Jordan will host on Sunday q new round of Yemeni negotiations between the government and the Houthis regarding prisoners and detainees, according to official Yemeni sources.
The talks are taking place under the auspice of the Office of the Special Envoy of the Secretary-General for Yemen (OSESGY) Hans Grundberg.
The military media of the Joint Forces on the western coast of Yemen quoted a member of the government’s negotiating team, Abdullah Abu Houria, who verified that a new round of UN-sponsored prisoner negotiations will take place on Nov. 26 based on the all-for-all principle.
The release of political figure Mohammed Qahtan will be the first topic addressed by the government team.
Abu Houria hoped that the negotiations would succeed in releasing all prisoners, detainees, and forcibly disappeared persons and ending the suffering of all families, most of whom do not know their fate.
Previous negotiating rounds, sponsored by the United Nations and the International Committee of the Red Cross (ICRC), succeeded in releasing two batches of prisoners and detainees, including 1,000 in the first batch and 900 in the second.
The Yemeni government said it seeks to release all detainees according to the “all for all” rule, accusing the Houthis of trying to fail the discussions by being selective or demanding the names of captives who are not detained by the government forces.
During the previous two release operations, the Houthi group released three of the four individuals included in UN Security Council Resolution 2216, including the brother of the former president Nasser Mansour, former Defense Minister Mahmoud al-Subaihi, and military commander Faisal Rajab.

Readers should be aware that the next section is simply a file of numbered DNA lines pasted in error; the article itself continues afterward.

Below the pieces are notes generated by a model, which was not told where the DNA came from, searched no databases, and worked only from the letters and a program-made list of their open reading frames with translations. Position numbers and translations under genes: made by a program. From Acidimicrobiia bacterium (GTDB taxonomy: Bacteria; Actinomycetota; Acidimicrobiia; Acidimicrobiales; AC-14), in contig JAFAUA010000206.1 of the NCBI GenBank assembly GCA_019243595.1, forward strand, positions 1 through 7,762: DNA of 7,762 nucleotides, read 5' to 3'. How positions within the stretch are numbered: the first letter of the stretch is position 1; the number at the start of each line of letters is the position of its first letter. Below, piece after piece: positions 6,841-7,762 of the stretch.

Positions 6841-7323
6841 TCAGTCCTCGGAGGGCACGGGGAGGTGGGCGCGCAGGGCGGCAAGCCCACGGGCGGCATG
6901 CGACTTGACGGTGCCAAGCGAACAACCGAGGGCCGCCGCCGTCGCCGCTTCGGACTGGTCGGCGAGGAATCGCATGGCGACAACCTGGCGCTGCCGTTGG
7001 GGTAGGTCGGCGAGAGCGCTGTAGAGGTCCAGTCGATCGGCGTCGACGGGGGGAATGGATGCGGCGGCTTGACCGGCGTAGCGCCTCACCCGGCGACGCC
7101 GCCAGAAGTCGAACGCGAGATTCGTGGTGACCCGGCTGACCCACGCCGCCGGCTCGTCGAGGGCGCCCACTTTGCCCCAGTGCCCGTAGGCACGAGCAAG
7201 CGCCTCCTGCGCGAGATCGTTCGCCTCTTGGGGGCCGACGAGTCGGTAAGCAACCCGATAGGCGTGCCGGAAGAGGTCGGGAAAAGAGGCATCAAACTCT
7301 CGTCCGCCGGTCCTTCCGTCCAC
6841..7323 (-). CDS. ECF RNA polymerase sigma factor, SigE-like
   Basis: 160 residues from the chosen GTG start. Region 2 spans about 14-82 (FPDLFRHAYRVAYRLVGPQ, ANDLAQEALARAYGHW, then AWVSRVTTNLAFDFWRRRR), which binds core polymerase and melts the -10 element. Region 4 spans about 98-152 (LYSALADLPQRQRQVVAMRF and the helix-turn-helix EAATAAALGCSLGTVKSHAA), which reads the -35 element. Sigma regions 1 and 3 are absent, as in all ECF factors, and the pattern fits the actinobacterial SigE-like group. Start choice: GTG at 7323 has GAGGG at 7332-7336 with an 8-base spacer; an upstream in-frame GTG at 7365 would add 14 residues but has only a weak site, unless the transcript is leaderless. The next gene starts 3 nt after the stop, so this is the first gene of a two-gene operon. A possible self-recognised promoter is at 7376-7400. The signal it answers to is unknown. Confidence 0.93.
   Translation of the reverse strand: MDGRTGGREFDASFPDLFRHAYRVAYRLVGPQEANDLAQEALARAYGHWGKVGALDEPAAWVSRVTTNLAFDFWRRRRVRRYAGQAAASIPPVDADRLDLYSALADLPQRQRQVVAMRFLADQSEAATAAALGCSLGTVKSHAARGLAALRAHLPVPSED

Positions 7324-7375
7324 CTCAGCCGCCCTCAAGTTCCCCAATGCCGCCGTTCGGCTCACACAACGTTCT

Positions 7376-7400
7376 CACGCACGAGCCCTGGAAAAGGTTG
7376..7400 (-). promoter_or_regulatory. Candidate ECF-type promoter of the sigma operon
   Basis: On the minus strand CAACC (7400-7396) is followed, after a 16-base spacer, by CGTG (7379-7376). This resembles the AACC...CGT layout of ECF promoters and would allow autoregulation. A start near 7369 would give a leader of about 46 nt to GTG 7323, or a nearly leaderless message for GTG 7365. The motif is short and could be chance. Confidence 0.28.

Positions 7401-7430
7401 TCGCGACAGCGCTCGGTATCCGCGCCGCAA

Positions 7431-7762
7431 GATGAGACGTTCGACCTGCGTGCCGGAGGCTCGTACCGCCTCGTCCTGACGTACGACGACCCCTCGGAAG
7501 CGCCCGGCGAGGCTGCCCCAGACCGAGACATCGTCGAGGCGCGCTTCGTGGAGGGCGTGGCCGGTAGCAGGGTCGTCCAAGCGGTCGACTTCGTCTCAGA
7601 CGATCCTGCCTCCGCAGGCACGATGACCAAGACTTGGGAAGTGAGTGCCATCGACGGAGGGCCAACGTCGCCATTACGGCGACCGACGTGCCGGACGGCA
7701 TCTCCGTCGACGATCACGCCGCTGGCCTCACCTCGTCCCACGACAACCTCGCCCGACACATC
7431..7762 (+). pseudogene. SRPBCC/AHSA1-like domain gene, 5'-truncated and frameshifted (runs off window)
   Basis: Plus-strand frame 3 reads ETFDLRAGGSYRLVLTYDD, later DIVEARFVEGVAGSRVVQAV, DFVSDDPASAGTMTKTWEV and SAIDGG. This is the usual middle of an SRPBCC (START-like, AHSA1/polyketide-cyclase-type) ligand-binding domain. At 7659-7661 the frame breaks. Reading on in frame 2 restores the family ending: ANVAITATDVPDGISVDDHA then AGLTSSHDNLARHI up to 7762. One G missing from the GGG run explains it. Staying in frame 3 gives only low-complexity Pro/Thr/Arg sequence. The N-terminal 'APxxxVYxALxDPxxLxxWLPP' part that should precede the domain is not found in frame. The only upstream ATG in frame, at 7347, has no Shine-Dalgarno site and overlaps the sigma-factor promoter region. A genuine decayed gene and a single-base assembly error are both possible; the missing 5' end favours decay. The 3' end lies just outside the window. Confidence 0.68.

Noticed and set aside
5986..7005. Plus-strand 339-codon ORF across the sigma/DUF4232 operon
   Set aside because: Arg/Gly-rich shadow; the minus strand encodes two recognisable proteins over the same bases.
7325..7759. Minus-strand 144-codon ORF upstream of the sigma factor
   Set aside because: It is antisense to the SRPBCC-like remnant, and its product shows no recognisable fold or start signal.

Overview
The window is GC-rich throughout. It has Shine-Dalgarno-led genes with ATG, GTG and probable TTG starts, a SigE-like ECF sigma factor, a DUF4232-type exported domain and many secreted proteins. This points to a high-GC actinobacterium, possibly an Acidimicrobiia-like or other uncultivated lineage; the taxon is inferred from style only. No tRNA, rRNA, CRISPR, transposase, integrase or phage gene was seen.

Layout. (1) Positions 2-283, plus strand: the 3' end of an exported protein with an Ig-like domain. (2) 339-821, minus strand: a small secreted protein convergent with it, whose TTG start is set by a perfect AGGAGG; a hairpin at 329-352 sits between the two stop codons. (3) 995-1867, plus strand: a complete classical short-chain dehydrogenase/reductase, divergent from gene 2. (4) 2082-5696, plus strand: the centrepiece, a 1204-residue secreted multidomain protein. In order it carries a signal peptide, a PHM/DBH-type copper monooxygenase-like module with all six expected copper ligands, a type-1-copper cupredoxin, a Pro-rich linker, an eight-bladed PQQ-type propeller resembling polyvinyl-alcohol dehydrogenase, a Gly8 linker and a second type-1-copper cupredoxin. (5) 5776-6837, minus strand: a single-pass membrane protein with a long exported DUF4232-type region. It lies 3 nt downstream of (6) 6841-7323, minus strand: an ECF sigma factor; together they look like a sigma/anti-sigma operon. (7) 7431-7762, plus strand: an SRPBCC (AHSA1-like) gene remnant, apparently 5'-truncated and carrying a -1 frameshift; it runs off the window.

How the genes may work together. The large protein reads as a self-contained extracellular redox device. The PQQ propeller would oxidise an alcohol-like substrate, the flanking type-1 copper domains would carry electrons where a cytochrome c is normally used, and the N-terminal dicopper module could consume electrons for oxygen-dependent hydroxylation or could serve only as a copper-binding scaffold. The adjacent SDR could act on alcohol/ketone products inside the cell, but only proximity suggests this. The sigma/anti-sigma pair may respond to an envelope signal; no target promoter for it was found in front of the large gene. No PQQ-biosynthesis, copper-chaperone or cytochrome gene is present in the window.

The group still refuses to release Qahtan or provide information about his health condition. Qahtan’s family is not allowed to communicate with him.
Meanwhile, the government warned of the Houthi threat in the Red Sea and their threat to international shipping and commercial shipping lines.
Last week, the Houthis seized the Galaxy Leader cargo ship in the southern Red Sea, saying it was Israeli-owned.
The Yemeni government held a meeting in Aden to address the economic, financial, and monetary conditions and discuss the governor’s report of the central bank.
The meeting stressed the importance of coordination with the Central Bank in implementing precautionary financial and monetary policies and rearranging priorities to help overcome difficult and exceptional circumstances, especially with the cessation of oil exports.
They discussed reforms, coordination between financial and monetary administrations, aspects of integration to control the exchange rates, and enhancing revenues.
According to official media, the government renewed its absolute rejection of the unprecedented Houthi terrorist act that targeted the safety and freedom of international navigation, saying it represents a terrorist attack that disregards the Palestinian-Arab cause, the Yemeni national interest, or international law.
The government warned that the Houthi action, which it described as “terrorist on behalf of the Iranian regime,” would deepen the humanitarian crisis for the Yemeni people and increase the economic burdens.
The officials stressed that the best way to show solidarity and support the Palestinian cause is to unite the Arab and Islamic ranks in confronting the occupying Israeli government and take the necessary steps to stop its crimes until establishing an independent, fully sovereign Palestinian state.